France reveals the best of Paris at Charles de Gaulle Airport and Le French May in Hong Kong
Paris airport’s Espace Musées exhibits reveal the best of Gallic fashion, art and lifestyle, while Hong Kong awaits Le French May and three French restaurants at Chek Lap Kok
The status of Paris as an international centre of style and culture goes without question. It has the galleries, museums, history, haute couture, cuisine – and so much more – to ensure a permanent place among the world’s great tourist destinations.
Importantly, though, the city also has a tremendous sense of vibrancy and renewal. It is looking to move with the times, create new attractions and invest where necessary. Those involved are well aware that the tourist industry, in all its aspects and manifestations, is now a highly competitive business. So, it only makes sense to upgrade and innovate, while also paying closer attention to the particular needs and expectations of visitors from different parts of the world.
A good example is the blueprint for change in and around Paris-Charles de Gaulle Airport, (Paris-CDG). The plans call for a number of avant-garde developments which will take shape over the next few months, along with an imaginative calendar of special events. The first priority, of course, is to make sure the facilities will be able to handle an increasing volume of flight movements and passenger traffic. At the same time, though, the airport is looking to enhance its reputation and that of the immediate region as “an international lifestyle hub of excellence”.
It aims to be a showcase of all the best things Paris can offer travellers, from gastronomy and fashion to the French lifestyle and fabulous artworks. And, in doing so, certain facets of the project are being specially tailored to appeal to “jet-setting style-makers” from Hong Kong and mainland China.
This is seen as the next logical step for an initiative that began around five years ago. The initial concept was to find a new way of promoting French heritage and introducing the country’s creative arts to a wider international audience. With millions of people passing through Paris-CDG every year, the airport terminal was an obvious venue for rotating exhibitions, and things have kept developing ever since. Now, there is a dedicated space at Espace Musées, which houses original works from some of the leading museums in Paris. And there are some much visited and highly commended permanent exhibitions, including “Carte Blanche, the Parisianer” at Terminal 2E and “Paris, Peinture & Photo” at Terminal 1, well worth a short detour for anyone arriving, departing or waiting for a connection.
What’s more, to kick-off a global promotional campaign for Paris-CDG, the airport authority (Paris Aeroport) is teaming up with “Le French May” in Hong Kong. The always popular festival, which celebrates Gallic art and culture through a diverse range of events, presents a great chance to collaborate and spread the word.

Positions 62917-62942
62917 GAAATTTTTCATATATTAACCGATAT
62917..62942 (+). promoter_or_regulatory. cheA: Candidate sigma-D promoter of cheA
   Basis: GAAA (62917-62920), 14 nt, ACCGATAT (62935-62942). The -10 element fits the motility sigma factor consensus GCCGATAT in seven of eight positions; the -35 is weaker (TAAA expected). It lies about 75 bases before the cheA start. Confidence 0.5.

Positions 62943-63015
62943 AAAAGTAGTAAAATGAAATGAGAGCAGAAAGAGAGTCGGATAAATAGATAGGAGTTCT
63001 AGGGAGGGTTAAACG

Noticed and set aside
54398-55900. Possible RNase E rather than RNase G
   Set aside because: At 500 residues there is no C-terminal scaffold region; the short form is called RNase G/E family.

This year, one result of the partnership is an exhibition featuring the iconic art of French sculptor Nathalie Decoster. It will take place at the Atrium of Pacific Place from May 10-27. Decoster has exhibited around the world and is best known for her expressive style and sculptures with huge and small human figures. These should be seen as “messengers” and are often placed in unstable positions, such as inside large hoops, cubes, or other geometric shapes.
A new work, The Consciousness, which some are already hailing as a unique masterpiece, will be unveiled at the exhibition in Hong Kong. It was specially commissioned by Paris Aéroport and, from September, will return to France to be put on permanent show at Espace Musées.
Exemplifying another side of Parisian culture, three new restaurants overseen by Michelin-star chefs are opening at the airport in the first half of 2018. As from late this month, visitors should keep an eye out for “The French Taste”, run by Guy Martin, which will offer seasonal fare and traditional dishes, along with a selection of international favourites. By rounding off their trip with a stop here, travellers can enjoy another great culinary experience and take away one more souvenir of their stay.
As an alternative, they can try soon-to-open Teppan, where Michelin-starred chef Thierry Marx will offer modern takes on well-known French recipes, coming up with delights such as blue lobster tempura and toasted brioche with tatin apples.
And the third upscale newcomer, Café Eiffel, which opens this summer, has been planned as a place that pays tribute to France’s inventors and creative minds.
Taken together, these enhancements are not just a method of adding something distinctive to the typical airport experience.
Rather, they are part of an ongoing effort that shows the importance of maximising every opportunity to “sell” your city in innovative ways and accepting a responsibility to do so.